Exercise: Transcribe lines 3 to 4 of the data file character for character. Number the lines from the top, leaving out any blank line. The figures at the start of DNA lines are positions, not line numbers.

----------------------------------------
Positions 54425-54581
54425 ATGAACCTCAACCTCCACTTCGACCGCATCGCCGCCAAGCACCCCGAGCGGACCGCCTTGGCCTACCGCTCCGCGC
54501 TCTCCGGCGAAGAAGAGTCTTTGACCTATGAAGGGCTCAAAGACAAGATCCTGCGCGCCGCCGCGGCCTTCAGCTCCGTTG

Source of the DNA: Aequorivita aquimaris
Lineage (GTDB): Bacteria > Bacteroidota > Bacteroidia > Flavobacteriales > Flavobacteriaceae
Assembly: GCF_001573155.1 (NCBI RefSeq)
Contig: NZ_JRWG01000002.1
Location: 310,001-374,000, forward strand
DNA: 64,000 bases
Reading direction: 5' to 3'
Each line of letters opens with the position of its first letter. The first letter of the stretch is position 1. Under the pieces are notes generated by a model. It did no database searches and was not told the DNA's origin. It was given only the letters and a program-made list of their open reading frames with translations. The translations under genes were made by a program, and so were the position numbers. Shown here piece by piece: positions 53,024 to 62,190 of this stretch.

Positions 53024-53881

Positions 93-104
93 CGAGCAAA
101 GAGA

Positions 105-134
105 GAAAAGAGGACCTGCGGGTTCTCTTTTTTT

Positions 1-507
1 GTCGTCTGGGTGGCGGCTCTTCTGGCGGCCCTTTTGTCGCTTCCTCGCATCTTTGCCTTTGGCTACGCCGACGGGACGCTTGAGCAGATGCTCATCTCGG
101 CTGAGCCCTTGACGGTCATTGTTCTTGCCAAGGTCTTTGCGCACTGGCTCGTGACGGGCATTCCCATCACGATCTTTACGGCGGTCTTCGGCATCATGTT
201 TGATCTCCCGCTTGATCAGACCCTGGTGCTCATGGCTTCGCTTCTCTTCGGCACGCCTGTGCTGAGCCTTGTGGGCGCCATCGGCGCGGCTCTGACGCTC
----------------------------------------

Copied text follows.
54501 TCTCCGGCGAAGAAGAGTCTTTGACCTATGAAGGGCTCAAAGACAAGATCCTGCGCGCCGCCGCGGCCTTCAGCTCCGTTG

Source of the DNA: Aequorivita aquimaris